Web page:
LAKEVIEW — Voters in the 44th Ward said "no" on Tuesday to the CTA's proposed Belmont Bypass project.
The $320 million project would add another track to the Belmont "L" station, which connects Red, Brown and Purple lines, and require the city to buy 16 buildings, partial air rights and several parking lots — a move some locals say could devastate the surrounding area.
On Tuesday, voters in three 44th Ward precincts weighed in on the following referendum question:
Has the CTA sufficiently justified the $320 million proposed Brown Line Flyover project and its impact on local homes and businesses?
According to preliminary tallies from the Chicago Board of Election Commissioners, 807 people voted on the question. More than 70 percent said "no," with 583 votes, while 224 voters said "yes."
"The final tally is even better than we thought," said Ellen Hughes, a Lakeview resident who helped get the question on ballots. "People want to know about this. The next step is to get not just Lakeview, but all of Chicago involved."
The question only appeared in those precincts closest to the Belmont "L" station. Local activists said the limited scope was due to time constraints. To get a question on a ballot, 8 percent of precinct residents who voted in the last gubernatorial election need to sign a petition. That takes time, Hughes said.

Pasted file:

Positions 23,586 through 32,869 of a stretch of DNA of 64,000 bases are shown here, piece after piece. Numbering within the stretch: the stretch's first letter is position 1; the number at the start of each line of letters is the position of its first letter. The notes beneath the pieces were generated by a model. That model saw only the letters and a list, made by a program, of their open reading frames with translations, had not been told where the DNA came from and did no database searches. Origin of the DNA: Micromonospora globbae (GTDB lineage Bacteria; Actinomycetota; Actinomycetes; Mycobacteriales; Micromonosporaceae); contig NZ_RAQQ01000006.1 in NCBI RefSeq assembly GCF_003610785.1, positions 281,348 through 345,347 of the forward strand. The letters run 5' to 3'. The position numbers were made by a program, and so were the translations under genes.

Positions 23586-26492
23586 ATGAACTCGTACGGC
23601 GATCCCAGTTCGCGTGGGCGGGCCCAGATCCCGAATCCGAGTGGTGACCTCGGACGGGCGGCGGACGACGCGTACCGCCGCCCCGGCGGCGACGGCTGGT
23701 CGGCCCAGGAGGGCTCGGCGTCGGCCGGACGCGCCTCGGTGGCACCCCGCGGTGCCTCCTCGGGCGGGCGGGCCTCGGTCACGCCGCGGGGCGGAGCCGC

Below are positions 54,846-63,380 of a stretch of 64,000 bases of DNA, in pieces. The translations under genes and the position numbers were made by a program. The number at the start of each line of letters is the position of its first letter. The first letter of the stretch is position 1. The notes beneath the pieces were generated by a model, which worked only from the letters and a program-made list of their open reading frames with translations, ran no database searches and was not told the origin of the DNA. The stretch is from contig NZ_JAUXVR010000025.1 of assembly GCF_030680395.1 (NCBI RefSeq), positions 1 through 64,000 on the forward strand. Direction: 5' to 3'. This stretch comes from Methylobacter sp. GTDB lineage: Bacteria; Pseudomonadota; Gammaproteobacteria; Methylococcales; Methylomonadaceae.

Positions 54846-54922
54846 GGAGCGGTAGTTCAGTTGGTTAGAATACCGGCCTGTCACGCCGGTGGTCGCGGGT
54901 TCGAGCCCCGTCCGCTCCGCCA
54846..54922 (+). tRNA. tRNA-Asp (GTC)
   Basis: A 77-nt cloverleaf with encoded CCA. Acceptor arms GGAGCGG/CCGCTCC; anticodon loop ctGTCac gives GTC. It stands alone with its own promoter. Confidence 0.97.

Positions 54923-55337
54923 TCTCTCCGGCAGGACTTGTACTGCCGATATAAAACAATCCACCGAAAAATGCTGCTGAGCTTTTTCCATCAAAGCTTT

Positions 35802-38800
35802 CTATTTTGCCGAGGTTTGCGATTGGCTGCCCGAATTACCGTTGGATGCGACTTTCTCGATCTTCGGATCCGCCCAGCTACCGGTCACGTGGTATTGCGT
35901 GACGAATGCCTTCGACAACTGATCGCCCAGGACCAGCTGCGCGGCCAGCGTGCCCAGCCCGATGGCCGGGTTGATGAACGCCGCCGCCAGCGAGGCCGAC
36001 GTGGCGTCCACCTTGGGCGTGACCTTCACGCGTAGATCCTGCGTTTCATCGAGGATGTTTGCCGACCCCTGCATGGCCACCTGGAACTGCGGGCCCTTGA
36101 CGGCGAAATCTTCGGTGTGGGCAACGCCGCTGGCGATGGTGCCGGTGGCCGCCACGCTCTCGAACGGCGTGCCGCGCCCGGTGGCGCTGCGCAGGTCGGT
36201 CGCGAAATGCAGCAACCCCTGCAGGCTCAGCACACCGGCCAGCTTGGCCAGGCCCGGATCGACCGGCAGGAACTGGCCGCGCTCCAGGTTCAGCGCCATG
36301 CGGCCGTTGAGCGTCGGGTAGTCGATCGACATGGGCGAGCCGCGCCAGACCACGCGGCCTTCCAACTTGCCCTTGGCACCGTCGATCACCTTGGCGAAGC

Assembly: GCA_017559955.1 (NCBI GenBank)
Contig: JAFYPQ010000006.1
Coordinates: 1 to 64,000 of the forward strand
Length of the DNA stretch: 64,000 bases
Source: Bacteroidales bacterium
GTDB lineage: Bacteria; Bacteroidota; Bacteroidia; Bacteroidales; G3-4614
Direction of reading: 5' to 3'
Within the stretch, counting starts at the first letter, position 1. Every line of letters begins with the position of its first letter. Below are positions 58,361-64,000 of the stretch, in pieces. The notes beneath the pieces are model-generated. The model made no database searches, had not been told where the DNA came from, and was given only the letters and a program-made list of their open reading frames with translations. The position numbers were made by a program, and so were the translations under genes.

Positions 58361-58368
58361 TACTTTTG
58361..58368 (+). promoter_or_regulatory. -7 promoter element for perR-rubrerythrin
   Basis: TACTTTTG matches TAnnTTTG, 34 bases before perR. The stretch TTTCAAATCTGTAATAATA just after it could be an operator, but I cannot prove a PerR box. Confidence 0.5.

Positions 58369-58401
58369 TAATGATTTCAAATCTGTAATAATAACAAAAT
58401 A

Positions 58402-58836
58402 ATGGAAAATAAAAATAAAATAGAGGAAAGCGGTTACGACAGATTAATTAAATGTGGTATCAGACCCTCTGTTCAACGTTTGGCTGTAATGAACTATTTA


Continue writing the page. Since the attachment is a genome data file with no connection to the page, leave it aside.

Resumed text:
The CTA on Wednesday was quick to point out how few people actually voted on the nonbinding question. A spokeswoman said it was posed to only 1,900 voters, but the project would benefit millions annually by reducing congestion.
"This referendum simply is not a meaningful representation of the thousands of riders we serve on the Red, Purple and Brown Lines every day," the CTA stated.
"We believe if you were to ask the millions of [CTA] customers today and in the future if they would prefer faster, more reliable service that includes not being crammed into railcars like sardines, their answer would be a resounding yes."
Hughes wasn't fazed.
"This is an important theater and entertainment district," she said. "You don't have to live here to care about it. The CTA isn't saying much, and we want to get the facts out there — just the facts. People will have a real problem with it."
The CTA in a statement said it's hosted two open houses, distributed thousands of fliers and met with hundreds of people who live near the Belmont "L" station.
Hughes said she spent several hours Tuesday standing outside Lakeview polling places. By law, she was required to stand 100 feet from the entrance, behind a blue cone.
"People can walk up to the polling place without coming anywhere near me," she said. "I'd call out, 'There's a local referendum about the CTA on your ballot,' and people walked over to me. They didn't ignore me. They wanted to talk to me."
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